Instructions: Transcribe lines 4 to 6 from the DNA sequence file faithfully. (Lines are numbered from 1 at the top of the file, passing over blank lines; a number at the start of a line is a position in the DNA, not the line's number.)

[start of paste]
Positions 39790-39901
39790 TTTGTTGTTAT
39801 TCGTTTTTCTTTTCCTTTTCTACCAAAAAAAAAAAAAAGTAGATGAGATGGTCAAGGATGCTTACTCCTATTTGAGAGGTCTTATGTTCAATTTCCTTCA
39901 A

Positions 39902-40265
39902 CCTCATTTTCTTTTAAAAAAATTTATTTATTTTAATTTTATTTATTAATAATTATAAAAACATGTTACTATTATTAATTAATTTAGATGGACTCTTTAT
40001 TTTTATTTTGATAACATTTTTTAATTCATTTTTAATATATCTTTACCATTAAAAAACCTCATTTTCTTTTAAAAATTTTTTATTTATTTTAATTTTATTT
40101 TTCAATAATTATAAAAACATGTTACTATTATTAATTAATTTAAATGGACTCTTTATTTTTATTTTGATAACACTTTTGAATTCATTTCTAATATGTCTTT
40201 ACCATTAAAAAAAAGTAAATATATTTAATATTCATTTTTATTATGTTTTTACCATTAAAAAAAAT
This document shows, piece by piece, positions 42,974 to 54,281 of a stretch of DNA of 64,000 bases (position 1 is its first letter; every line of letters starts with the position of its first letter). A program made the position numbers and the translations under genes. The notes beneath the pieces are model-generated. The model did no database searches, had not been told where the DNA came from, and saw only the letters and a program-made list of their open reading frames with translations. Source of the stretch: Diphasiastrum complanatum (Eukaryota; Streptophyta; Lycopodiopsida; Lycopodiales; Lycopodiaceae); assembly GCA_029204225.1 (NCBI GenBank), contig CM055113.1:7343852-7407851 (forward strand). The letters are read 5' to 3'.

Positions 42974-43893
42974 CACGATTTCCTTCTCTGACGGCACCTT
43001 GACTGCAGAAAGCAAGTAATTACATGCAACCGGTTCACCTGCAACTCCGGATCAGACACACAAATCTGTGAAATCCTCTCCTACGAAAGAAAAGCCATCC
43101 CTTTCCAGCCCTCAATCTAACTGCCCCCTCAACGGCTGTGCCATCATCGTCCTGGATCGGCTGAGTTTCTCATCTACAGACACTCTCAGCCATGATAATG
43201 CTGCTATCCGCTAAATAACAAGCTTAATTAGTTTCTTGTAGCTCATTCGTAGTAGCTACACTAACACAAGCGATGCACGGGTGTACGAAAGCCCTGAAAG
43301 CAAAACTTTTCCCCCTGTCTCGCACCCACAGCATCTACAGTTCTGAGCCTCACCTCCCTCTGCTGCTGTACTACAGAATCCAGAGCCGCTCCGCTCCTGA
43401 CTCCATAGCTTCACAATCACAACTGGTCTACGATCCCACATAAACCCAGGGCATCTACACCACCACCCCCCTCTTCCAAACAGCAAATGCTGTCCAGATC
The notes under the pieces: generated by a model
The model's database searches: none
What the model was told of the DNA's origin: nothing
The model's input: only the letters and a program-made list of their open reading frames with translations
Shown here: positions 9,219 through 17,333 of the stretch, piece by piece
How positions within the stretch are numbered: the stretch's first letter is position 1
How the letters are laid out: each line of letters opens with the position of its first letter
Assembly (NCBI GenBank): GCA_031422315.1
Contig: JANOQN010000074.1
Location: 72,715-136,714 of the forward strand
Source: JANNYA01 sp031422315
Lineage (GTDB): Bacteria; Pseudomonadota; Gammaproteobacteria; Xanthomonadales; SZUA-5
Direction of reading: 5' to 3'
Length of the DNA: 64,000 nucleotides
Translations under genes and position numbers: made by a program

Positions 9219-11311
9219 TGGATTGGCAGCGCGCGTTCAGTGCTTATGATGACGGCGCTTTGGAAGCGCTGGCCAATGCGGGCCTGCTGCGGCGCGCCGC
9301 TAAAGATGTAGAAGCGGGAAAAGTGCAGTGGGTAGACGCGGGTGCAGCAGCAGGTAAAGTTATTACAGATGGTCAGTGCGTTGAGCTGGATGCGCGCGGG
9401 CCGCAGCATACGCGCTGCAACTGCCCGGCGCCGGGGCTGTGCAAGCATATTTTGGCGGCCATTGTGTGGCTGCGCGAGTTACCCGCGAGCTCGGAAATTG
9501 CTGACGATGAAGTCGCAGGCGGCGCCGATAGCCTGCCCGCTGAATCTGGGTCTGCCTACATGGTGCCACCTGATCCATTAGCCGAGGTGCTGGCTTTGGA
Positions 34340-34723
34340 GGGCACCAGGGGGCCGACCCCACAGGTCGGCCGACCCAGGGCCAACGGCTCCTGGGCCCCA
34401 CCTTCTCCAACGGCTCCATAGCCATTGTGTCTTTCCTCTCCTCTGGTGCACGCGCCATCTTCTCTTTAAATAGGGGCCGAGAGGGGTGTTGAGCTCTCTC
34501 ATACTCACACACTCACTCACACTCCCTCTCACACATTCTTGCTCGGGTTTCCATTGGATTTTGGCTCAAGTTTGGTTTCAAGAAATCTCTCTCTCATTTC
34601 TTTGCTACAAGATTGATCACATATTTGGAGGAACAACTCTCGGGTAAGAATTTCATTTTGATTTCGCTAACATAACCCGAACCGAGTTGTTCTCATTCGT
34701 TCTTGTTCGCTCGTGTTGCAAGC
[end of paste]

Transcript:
39901 A

Positions 39902-40265
39902 CCTCATTTTCTTTTAAAAAAATTTATTTATTTTAATTTTATTTATTAATAATTATAAAAACATGTTACTATTATTAATTAATTTAGATGGACTCTTTAT